5 Ways to Keep Deer Out of Your Garden

BlogHer Original Post

I took up gardening the year after we moved to my current house, Chateau Travolta. I never suspected myself of being a gardener, but it turns out I get immense pleasure from watching the yearly cycle of rebirth. Also, the flowers make my deck look less weathered. Up until this year, the deer rampant in my neighborhood stayed away from my deck and so I didn't have to take any precautions around my perennials. But this year, THIS YEAR! They ate my buds. And now, it is war. Here are the top five solutions I found in my anti-deer research.

woodland creatures

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Predator Guard

Predator Guard

Predator Guard, $30

Predator Guard has two little LED lights that flash, mimicking the eyes of a predator. I bought this after deer chomped my knockout roses. Pro: It's solar, so you don't have to worry much about the batteries dying. Con: It flashes all the time from dusk to dawn, which seems a little bit much. I'd love it if it were motion-activated instead. You also need to move it around so the deer don't get used to the lights and just start ignoring them.

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Coyote Pee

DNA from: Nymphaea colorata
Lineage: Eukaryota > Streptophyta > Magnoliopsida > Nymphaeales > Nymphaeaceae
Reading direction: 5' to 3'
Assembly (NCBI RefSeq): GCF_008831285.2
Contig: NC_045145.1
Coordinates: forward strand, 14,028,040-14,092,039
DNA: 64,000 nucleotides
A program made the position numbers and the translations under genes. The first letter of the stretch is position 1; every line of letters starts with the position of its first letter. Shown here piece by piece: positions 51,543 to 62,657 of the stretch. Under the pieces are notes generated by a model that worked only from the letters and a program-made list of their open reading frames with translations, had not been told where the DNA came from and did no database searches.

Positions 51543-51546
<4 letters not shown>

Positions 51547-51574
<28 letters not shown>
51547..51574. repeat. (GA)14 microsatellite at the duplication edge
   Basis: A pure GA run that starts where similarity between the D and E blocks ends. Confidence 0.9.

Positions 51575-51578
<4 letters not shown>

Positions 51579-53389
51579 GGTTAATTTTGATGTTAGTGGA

coyote pee

Coyote Pee, $23

The interesting thing about the PMart site is that you can get not only coyote pee, but also fox, bobcat, wolf, mountain lion or bear urine! Take your pick. Pros: Can't see it. Cons: Have to reapply. Also: it's pee.

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Deer Fence

deer fence

Steel Deer Fence Kit, $595

The deer fencing solution is the most extreme. Fences are expensive, you have to install them, and then you also have to look at them and mow around them. They do, however, really really work.

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Barking Dogs

Nantucket Sak

Photo Credit: Denise Tanton

Barking dogs will scare away deer, neighborhood children and unsolicited door-to-door salesmen. They are also very cute. Cons: Barking.

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Putrified Eggs

Bobbex

Bobbex, $24

What could be better than spraying your flowers and shrubs with a mixture of fish meal, hot pepper, putrid eggs, dried blood, wintergreen oil and more? Apparently, this stuff really works and the smell disappears (for humans) after a few days. But, well, ew.

What do you use to keep beasties away from your flowers?

Rita Arens is the author of the young adult novel The Obvious Game & the deputy editor of BlogHer.com. Find more at www.ritaarens.com.

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